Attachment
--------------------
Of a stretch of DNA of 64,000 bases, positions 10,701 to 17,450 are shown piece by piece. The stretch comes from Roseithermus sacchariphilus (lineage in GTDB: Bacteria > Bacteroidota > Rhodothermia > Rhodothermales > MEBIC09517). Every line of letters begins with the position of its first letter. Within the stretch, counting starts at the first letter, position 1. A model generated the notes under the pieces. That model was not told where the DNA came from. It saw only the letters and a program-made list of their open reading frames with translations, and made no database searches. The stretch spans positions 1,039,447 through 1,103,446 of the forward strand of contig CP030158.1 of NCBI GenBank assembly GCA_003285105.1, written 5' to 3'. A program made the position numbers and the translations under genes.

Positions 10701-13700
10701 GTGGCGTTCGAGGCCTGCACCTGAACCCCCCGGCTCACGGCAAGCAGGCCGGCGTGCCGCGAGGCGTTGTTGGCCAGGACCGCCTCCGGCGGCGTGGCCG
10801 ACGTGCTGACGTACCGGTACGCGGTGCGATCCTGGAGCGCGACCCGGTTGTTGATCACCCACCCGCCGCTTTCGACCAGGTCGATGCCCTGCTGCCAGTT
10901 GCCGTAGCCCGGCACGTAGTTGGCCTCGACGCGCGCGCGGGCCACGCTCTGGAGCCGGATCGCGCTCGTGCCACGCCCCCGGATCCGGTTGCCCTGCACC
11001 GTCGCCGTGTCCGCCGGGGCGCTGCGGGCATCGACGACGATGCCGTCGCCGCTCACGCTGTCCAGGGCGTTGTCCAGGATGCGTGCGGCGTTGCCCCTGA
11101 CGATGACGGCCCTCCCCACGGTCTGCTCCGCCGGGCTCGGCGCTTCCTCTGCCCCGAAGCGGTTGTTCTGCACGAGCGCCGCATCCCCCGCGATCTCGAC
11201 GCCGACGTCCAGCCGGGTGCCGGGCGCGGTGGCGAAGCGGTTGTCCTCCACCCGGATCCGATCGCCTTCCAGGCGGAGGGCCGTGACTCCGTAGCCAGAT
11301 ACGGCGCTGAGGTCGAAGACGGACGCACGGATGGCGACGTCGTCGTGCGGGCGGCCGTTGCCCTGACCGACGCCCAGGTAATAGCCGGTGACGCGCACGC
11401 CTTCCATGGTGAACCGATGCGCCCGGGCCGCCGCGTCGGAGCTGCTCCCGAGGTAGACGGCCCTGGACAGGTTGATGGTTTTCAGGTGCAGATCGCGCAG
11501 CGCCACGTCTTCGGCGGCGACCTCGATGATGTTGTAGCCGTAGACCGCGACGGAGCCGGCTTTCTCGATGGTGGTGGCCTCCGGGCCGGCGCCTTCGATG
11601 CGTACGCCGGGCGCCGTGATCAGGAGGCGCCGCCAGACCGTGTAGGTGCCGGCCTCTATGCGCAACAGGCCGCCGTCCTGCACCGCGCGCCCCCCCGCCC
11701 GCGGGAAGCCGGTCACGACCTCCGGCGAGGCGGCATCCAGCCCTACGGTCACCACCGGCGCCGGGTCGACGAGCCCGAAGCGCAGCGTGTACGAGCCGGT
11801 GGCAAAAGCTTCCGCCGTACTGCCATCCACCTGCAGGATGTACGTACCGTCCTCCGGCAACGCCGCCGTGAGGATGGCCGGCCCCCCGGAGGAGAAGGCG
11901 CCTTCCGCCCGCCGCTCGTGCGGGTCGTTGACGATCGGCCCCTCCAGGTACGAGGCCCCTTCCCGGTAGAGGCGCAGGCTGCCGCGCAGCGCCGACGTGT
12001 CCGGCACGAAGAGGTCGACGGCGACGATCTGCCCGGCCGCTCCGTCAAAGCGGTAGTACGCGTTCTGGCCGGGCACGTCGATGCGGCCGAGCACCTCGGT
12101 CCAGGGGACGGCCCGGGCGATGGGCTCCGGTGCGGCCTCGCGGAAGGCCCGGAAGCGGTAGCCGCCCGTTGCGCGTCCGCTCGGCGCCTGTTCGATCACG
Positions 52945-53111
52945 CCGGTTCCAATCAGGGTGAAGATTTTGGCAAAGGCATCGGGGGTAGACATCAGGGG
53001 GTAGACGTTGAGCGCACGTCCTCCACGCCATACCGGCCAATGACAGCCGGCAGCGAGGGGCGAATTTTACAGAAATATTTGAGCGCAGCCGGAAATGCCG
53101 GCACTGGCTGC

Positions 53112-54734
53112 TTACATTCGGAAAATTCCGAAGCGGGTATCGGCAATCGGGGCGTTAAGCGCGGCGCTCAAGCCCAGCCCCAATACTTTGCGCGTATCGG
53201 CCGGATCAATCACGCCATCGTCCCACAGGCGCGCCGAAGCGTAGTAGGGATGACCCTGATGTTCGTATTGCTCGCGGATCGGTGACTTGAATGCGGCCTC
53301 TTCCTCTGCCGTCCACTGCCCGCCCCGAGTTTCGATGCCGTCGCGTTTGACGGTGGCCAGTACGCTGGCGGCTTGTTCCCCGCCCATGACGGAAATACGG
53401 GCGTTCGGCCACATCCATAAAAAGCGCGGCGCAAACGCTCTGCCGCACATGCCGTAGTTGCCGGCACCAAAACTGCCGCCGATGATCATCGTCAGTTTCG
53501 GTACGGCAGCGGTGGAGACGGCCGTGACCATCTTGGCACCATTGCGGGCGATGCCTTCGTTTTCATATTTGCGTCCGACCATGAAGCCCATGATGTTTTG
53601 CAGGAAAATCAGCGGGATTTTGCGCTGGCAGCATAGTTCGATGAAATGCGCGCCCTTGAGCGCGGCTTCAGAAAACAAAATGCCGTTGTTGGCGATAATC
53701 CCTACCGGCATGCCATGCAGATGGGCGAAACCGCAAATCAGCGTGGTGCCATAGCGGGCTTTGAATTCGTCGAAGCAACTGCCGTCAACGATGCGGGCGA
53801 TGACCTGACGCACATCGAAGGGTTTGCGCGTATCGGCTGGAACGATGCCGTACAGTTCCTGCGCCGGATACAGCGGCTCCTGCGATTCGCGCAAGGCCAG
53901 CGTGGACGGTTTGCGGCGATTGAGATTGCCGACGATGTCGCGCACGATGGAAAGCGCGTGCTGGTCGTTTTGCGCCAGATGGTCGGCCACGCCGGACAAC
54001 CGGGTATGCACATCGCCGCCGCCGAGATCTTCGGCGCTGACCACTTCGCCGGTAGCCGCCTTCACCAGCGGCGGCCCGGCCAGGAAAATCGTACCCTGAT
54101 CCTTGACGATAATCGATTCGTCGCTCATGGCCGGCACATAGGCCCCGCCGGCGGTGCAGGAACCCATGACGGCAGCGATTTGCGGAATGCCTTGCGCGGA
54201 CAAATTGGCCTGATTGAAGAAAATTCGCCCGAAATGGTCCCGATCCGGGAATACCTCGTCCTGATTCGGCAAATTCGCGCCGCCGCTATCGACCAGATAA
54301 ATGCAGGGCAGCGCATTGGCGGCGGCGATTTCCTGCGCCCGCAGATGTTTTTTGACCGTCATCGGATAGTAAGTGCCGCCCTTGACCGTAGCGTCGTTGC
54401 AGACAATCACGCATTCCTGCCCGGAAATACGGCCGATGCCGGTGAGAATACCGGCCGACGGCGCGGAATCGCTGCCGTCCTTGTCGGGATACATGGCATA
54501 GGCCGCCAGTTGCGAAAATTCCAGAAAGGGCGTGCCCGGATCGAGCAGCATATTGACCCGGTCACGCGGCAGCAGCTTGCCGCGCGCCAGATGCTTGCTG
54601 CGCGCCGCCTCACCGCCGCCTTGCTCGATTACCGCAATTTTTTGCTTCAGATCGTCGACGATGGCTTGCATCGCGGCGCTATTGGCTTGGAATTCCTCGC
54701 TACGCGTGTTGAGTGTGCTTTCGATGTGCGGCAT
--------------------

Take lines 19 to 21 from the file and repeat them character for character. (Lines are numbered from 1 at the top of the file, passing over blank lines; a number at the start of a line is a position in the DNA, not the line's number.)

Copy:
52945 CCGGTTCCAATCAGGGTGAAGATTTTGGCAAAGGCATCGGGGGTAGACATCAGGGG
53001 GTAGACGTTGAGCGCACGTCCTCCACGCCATACCGGCCAATGACAGCCGGCAGCGAGGGGCGAATTTTACAGAAATATTTGAGCGCAGCCGGAAATGCCG
53101 GCACTGGCTGC